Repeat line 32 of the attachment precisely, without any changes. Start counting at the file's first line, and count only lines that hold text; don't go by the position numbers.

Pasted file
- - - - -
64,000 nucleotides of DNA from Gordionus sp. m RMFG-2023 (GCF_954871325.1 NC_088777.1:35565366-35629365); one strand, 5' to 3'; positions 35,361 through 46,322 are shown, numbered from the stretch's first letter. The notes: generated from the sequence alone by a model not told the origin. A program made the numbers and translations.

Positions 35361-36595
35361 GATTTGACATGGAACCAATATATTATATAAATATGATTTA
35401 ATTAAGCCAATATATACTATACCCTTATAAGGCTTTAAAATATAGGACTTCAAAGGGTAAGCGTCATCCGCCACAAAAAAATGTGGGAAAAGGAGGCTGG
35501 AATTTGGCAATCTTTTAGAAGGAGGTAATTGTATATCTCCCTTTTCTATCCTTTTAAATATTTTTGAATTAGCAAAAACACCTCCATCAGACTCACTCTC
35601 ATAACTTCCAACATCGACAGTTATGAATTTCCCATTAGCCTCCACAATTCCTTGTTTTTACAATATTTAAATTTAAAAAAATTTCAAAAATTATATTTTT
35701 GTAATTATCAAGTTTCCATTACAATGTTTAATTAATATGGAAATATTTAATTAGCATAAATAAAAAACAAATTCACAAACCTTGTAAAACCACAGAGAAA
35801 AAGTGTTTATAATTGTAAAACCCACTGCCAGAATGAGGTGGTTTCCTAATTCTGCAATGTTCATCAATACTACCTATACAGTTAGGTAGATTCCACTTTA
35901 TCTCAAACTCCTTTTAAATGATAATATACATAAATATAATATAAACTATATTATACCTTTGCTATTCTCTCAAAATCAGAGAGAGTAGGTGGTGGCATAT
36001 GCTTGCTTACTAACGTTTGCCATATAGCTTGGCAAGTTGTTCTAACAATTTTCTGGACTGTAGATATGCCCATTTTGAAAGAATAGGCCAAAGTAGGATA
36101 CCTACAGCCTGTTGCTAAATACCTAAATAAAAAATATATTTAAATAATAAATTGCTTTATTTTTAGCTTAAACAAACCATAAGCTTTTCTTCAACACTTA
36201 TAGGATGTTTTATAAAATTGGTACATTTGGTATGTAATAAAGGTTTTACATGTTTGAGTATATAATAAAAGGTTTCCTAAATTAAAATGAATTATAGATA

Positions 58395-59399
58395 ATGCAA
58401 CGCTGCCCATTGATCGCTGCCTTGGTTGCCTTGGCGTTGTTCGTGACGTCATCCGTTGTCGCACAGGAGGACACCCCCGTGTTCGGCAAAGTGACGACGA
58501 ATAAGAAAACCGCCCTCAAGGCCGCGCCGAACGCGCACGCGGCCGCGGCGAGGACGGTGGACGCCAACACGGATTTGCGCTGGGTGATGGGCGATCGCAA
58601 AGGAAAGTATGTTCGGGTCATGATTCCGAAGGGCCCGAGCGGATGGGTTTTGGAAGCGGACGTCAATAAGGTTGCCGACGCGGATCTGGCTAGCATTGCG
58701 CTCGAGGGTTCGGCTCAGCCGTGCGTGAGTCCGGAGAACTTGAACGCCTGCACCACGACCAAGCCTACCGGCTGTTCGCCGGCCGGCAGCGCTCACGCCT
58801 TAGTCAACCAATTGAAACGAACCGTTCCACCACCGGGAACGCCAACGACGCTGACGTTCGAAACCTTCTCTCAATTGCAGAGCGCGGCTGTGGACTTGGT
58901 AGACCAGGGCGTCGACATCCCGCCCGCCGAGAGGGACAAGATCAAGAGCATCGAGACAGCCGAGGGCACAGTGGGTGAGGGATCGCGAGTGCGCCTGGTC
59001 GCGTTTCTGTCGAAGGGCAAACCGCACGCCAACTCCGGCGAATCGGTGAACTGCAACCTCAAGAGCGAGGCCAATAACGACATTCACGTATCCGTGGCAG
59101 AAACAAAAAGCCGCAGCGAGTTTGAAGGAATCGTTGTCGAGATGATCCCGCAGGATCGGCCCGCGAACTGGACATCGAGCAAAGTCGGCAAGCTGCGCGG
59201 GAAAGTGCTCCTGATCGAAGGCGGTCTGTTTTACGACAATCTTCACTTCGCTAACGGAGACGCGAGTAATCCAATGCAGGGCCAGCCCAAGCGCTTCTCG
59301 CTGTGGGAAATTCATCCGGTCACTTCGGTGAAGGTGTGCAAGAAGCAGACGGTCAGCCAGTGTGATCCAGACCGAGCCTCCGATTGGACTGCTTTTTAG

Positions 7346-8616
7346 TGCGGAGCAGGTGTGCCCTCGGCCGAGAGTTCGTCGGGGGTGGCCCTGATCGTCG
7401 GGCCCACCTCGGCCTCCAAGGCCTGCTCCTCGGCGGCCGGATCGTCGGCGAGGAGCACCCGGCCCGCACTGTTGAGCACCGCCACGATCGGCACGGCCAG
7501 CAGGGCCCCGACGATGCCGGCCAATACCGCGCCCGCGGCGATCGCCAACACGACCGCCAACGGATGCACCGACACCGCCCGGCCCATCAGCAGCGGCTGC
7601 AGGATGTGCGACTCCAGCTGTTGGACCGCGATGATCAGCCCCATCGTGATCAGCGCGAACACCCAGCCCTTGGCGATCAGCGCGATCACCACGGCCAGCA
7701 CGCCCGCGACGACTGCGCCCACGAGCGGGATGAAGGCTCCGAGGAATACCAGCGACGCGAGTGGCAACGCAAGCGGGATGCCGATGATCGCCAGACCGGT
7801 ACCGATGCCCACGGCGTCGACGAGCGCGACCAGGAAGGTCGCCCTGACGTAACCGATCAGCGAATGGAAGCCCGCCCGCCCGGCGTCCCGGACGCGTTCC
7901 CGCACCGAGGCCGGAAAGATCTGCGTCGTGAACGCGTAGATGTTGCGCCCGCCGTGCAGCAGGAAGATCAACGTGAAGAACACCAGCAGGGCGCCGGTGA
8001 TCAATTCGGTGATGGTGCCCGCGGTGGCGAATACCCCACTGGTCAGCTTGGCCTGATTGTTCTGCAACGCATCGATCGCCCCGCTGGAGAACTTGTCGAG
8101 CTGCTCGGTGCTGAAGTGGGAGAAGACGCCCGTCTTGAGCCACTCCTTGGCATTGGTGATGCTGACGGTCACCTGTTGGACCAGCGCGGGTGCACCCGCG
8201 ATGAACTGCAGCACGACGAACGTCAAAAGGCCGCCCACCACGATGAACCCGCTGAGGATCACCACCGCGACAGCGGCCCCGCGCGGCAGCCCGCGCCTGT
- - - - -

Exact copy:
7901 CGCACCGAGGCCGGAAAGATCTGCGTCGTGAACGCGTAGATGTTGCGCCCGCCGTGCAGCAGGAAGATCAACGTGAAGAACACCAGCAGGGCGCCGGTGA